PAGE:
David Dayen | Foreclosure Fraud Settlement: “Making Banks Money”

Foreclosure Fraud Settlement: “Making Banks Money”

I liked that NBC Nightly News used Yves Smith to describe the foreclosure fraud settlement last night. And she’s right that the ultimate penalty here is tiny for the banks compared to the damage done. Moreover, as Felix Salmon explains in a post actually claiming that the settlement is a win-win for everyone (I’ll circle back to that, but why should a punishment be a win-win, exactly?), the banks have a financial opportunity in this deal.

Let’s say I lent you $350,000 to buy a house, and that house is now worth only $250,000. I’m holding that mortgage on my books at par, but if I sold it there’s no way I could get $350,000 for it, or even $250,000. I give you a principal reduction of $40,000, so that you now owe $310,000. That’s good for you — which is why the settlement is a welcome development. And it means that I have to take a $40,000 write-down on my balance sheet. But the mortgage is still being held on my books at $310,000, which is still more than I could have sold it for before the write-down.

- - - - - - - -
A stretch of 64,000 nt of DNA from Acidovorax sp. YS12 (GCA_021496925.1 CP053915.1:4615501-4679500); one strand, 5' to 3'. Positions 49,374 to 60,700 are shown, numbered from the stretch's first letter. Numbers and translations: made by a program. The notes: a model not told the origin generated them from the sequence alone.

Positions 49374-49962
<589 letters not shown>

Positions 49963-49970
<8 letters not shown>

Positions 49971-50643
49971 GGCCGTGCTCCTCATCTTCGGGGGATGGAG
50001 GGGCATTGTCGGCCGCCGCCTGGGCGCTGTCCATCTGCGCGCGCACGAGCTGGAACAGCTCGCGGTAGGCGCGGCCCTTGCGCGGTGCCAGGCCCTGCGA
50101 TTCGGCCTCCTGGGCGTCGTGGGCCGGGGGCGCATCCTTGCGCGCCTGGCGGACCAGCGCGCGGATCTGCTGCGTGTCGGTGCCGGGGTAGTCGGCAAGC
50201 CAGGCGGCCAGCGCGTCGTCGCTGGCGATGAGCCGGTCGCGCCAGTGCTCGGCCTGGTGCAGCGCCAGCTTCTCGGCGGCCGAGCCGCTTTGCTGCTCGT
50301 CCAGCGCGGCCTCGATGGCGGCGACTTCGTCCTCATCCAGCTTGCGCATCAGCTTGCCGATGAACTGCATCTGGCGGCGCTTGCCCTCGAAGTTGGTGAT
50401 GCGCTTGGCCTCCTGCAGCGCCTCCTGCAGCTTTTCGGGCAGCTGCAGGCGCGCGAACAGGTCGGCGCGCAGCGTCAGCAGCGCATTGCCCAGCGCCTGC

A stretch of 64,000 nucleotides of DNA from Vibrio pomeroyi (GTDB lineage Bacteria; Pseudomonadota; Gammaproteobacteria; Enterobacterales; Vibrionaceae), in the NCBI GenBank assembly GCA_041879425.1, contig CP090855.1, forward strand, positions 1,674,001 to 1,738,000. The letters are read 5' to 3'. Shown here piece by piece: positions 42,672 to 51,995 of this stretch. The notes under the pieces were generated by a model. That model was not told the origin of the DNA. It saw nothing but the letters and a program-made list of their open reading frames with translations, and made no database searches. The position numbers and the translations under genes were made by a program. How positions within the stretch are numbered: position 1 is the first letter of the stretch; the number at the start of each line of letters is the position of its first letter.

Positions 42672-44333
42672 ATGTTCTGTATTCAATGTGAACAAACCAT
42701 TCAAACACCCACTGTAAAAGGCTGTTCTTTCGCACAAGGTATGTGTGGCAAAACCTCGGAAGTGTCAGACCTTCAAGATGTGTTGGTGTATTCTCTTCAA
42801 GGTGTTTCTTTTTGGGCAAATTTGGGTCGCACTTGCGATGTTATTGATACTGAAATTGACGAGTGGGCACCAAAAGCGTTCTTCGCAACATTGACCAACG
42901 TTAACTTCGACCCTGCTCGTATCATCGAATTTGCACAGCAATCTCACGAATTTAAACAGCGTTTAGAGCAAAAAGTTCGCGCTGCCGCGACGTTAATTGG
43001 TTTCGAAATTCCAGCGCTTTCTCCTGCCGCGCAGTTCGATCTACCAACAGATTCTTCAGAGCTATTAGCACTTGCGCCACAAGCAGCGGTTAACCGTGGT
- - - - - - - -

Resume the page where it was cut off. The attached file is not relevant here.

In other words, what’s happening here is that the mortgage settlement is at heart largely just encouraging banks to bring their balance sheets closer to reality — which is something they’d have to do sooner or later in any case. Indeed, insofar as principal reductions can increase the value of a mortgage, this deal is actually making banks money, over the long term.

This becomes more magnified when you look at the possibility of the banks using write-downs on private-label MBS loans to “pay” the settlement off, which amounts to someone else’s money.

Rest here…



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